Perhaps it’s the fact that the last couple of games that I’ve reviewed have been about beating the ever living snot out of folks, but I’ve been put into a fighting mood. Well since I’ve got this forum here from my home base at the Metro City, I’m going to turn this mood into a big rambling speech about an issue that’s been in games for a while, the fact that games are so often trying to be movies.
So in case you’re not from here, and by here I mean Earth, a couple of great mediums emerged out of humanity’s technological innovation last century. We had film, television, and of course the main purview of this blog, video games. Oh and since you’re not from our planet, please don’t kill us gentle aliens from beyond the fold, we know so very little of your ways, and mean you no harm. Probably.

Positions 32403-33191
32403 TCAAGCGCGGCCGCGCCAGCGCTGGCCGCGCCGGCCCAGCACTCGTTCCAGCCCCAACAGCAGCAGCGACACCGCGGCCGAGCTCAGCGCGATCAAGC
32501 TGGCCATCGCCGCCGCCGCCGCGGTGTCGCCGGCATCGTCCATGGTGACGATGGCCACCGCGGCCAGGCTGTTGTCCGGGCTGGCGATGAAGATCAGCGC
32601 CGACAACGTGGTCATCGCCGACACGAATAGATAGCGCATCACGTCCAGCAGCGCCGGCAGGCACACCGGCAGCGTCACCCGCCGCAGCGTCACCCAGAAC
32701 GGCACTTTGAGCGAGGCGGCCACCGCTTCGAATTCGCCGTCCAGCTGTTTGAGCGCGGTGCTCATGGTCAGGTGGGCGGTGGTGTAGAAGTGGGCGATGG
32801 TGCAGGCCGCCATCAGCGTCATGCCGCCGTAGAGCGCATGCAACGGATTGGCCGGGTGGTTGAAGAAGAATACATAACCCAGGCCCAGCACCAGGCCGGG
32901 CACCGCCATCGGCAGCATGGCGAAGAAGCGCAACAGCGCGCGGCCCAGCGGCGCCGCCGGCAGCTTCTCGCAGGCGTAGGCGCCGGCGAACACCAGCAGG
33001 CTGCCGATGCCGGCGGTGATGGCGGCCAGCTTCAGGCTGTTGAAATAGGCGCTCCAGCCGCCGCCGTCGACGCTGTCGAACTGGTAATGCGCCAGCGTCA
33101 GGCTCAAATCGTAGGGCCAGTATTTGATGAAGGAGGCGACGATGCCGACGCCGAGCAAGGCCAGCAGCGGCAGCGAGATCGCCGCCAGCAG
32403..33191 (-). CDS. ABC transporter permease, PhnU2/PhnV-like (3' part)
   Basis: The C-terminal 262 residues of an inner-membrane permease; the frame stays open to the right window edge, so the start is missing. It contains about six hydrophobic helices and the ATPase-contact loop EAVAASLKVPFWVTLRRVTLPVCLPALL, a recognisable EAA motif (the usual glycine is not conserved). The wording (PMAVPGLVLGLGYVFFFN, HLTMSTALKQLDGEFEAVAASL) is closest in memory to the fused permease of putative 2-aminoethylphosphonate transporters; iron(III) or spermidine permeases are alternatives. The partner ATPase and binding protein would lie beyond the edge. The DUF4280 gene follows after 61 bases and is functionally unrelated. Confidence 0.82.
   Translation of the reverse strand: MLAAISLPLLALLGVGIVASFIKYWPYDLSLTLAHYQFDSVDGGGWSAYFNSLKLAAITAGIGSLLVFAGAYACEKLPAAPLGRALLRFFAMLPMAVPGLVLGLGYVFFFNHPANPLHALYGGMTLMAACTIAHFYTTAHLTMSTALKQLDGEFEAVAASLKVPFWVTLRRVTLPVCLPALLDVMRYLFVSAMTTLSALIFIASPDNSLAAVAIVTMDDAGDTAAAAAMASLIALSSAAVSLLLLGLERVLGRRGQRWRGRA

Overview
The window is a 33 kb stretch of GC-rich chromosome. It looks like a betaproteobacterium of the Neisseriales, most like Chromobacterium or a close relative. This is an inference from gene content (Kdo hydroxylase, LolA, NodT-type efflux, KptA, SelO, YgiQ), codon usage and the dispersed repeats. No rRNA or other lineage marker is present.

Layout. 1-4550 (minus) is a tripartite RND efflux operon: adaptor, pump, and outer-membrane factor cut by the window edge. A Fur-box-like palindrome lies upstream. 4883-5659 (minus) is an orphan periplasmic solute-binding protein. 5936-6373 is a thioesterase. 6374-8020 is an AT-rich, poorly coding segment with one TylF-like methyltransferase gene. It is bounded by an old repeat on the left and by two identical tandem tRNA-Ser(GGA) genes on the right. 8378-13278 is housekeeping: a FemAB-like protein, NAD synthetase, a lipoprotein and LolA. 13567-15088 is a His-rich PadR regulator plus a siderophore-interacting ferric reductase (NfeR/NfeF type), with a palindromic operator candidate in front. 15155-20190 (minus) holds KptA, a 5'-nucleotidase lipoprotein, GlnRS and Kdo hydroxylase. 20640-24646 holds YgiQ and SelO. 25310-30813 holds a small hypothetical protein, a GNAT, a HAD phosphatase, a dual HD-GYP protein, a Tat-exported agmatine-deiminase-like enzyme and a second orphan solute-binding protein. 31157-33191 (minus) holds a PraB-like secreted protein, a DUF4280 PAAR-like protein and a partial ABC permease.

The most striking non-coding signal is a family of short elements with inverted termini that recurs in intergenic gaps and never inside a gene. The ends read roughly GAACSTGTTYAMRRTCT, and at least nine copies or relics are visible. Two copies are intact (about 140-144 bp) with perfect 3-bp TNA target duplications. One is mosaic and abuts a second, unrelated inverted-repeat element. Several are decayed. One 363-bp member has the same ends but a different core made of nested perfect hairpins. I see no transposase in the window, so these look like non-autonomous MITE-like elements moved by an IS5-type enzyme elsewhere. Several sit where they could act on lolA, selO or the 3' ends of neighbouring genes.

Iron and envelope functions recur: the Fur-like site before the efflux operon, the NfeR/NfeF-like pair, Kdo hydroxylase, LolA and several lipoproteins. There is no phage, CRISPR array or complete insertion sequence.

Now the main thing all three of these mediums have in common is that they’re all great ways of conveying information. But since our cultural roots love to tend toward the dramatic and humorous, our preferred form of information consumption comes in the form of story. Hell, even when we just want basic information, we probably are going to end up getting a story along with it.
Gaming is a bit different from the other mediums though, it allows us far more control and interaction than simply whether or not we’re paying attention to what’s on screen. This interactivity is gaming’s main appeal, the aspect that sets it apart from everything else that has come before.